As a significant percentage of the population lacks access to the digital knowledge and service, World on Wheels (WoW) program is bringing rural and semi urban communities closer to the magic of digital world.
Started by HP India and SRF Foundation, the program offers digital access to the isolated and disadvantaged groups in rural and semi-rural locations through IT equipped buses. It aims to promote e-learning for children, skills and entrepreneurship for youth and digital – based services for the community.
HP – World on Wheels (WoW) are digital buses that offer a unique mobility solution. These 20-seater IT-enabled buses are equipped with the latest computing as well as printing equipment along with numerous software and e-learning tools.
It is also designed with leading technology to reduce emission and maximize energy efficiency. Each mobile bus is being powered by 11 high efficiency solar panels and battery packs, generating and storing enough power to sustain the lab’s daily energy requirement.
Common Service Labs
HP Common Services Lab is another initiative of HP and SRF Foundation based at SRF Limited’s Manali plant in Tamil Nadu, providing an integration of e-education, e-health and e-citizen services to communities.
The Common Services Lab is internet-enabled and solar-powered digital and health solution unit that acts as a community service center for its users. The aim of the initiative is to impact youth communities and students through entrepreneurship programs by making digital services accessible for all.
It is built over a standard 40 ft ISO shipping container that includes Remote Health Consultation and Diagnosis through Health Kiosk Digital Literacy Training, Electronic Data Processing Training for Youth, e-education for students (K-12), common citizenship activities, video conferencing for specific groups etc.
Services for everyone
HP World on Wheels (WoW) are stationed at the schools through which students gain access to computer literacy, digital classroom and IT education.
In addition to this, teachers also utilize the bus during school hours to complete online school related work, to access information on the internet and teaching support from the e-content.
The intervention is taking cutting-edge modern-day technology to the doorstep of these youth who utilise the services for various online course, college hunting, entrepreneurship development program, career counseling, among others.
The program caters to common citizens through mobile labs modeled as common service centers for accessing services such as bill payment, online registration, filling of different kinds of forms, getting prints outs, video conferencing, farming techniques, consultations and career counselling.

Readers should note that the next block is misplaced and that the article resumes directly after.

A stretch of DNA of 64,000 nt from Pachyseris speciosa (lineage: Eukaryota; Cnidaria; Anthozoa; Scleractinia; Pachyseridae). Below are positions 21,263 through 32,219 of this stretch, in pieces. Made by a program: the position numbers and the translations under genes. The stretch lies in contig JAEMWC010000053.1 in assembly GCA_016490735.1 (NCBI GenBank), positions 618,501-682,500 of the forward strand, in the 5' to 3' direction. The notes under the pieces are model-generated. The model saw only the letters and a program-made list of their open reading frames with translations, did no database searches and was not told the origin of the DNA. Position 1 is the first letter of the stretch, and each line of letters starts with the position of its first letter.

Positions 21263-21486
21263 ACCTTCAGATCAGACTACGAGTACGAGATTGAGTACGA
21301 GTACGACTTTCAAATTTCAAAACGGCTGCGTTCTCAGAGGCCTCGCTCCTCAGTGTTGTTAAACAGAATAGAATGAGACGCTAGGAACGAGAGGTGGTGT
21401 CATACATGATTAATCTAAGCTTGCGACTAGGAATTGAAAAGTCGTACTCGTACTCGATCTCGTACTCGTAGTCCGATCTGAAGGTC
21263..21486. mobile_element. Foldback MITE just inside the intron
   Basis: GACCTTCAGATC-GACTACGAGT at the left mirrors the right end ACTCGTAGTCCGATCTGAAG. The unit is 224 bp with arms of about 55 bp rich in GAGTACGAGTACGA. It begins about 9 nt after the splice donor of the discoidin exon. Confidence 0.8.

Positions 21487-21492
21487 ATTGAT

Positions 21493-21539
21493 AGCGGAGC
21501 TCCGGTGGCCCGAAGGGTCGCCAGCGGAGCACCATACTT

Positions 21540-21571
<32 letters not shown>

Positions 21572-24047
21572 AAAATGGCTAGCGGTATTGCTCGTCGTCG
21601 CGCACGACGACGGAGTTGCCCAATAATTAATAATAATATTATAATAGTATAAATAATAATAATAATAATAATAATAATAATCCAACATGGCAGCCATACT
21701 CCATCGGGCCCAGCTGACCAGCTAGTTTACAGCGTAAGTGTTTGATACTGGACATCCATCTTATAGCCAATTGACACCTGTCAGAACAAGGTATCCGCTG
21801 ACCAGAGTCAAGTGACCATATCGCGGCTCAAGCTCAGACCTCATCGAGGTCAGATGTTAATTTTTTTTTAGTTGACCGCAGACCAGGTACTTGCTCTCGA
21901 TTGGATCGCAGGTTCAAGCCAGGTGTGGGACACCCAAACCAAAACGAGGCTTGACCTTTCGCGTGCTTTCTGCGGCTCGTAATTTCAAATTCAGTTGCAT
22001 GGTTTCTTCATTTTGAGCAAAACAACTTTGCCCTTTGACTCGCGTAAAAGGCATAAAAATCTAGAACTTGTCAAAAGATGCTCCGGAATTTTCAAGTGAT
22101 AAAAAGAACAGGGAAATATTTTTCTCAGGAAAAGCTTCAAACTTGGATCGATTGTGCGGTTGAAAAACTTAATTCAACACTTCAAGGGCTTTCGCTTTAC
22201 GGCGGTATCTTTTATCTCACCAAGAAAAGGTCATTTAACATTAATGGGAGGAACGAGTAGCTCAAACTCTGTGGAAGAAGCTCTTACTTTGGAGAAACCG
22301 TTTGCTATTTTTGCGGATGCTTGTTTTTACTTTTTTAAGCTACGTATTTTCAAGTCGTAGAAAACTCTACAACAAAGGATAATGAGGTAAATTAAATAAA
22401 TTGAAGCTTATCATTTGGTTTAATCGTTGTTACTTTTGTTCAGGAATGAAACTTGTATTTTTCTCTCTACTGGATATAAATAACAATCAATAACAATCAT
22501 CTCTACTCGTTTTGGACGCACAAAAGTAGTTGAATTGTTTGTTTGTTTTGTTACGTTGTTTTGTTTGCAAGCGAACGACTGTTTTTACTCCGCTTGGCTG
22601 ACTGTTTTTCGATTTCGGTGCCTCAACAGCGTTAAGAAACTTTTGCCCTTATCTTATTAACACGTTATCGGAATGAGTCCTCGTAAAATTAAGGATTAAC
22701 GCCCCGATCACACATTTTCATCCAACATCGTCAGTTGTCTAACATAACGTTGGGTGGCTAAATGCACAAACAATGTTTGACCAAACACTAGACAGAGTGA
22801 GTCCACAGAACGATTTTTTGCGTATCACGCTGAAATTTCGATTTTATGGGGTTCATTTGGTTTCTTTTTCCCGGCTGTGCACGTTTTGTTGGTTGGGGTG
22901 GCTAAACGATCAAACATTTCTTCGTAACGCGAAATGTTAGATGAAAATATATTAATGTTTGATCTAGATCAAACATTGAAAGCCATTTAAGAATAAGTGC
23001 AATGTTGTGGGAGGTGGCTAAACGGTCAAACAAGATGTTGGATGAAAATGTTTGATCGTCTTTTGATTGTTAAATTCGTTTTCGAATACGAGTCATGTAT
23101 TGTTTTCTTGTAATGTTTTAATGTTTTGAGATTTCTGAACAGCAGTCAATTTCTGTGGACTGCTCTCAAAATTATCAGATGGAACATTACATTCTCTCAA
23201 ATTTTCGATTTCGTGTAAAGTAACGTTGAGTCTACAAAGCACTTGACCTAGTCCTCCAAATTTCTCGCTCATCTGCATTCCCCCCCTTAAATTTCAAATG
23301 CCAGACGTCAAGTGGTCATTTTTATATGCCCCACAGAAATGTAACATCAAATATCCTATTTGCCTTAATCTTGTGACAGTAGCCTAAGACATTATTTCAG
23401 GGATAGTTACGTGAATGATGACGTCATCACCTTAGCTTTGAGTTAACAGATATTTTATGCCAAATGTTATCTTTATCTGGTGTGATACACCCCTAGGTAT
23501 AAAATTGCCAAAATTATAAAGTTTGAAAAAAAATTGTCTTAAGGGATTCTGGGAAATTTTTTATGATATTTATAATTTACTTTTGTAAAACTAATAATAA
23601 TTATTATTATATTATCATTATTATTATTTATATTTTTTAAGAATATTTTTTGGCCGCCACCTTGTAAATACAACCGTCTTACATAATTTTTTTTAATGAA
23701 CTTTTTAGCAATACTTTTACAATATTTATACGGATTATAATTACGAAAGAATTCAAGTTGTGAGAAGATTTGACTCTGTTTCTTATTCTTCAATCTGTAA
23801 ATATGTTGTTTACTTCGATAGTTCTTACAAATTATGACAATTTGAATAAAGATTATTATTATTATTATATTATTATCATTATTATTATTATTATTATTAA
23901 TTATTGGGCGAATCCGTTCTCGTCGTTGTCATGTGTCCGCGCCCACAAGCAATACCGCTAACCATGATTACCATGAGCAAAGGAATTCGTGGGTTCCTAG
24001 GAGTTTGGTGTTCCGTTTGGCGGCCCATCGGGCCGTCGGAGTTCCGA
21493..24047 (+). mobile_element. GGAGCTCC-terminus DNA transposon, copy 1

As of now, HP World on Wheels and Common Services Labs have been providing quality digital education, entrepreneurship training and access to essential digital services to five lakh community members, 15 thousand students in 70 schools across six locations – Bhiwadi in Rajasthan, Gwalior in Madhya Pradesh, Manali and Gummidipoondi in Tamil Nadu, Dahej in Gujrat and Kamrup (M) in Assam.
India has one of the highest percentages of population which does not have access to digital resources and continues to have a broad digital divide between the urban and rural parts. Digitization and technology can facilitate access and availability of more products to meet the aspirations of the untapped and unreached rural India.
As per a report from the Digital Empowerment Foundation in 2018, around 90% of India’s population is digitally illiterate. Digital literacy is vital for people to be able to access the current internet facilities in India, as well as to digitally empower the youth with an enhanced skill set furthermore driving the job market at large.
As the pandemic intensified, access to education became a liability. However, due to these digital initiatives and adequate digital infrastructure that are already implemented in various locations by HP India along with SRF Foundation has helped provide quality education even when the world was struggling to make the shift to online mode.